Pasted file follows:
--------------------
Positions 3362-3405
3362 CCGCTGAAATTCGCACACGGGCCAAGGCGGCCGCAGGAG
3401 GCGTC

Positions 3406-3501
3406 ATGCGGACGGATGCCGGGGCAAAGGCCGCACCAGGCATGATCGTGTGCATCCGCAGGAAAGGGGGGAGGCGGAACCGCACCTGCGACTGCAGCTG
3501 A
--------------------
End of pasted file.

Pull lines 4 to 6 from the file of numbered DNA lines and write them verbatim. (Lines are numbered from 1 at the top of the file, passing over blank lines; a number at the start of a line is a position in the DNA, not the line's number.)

Positions 3406-3501
3406 ATGCGGACGGATGCCGGGGCAAAGGCCGCACCAGGCATGATCGTGTGCATCCGCAGGAAAGGGGGGAGGCGGAACCGCACCTGCGACTGCAGCTG
3501 A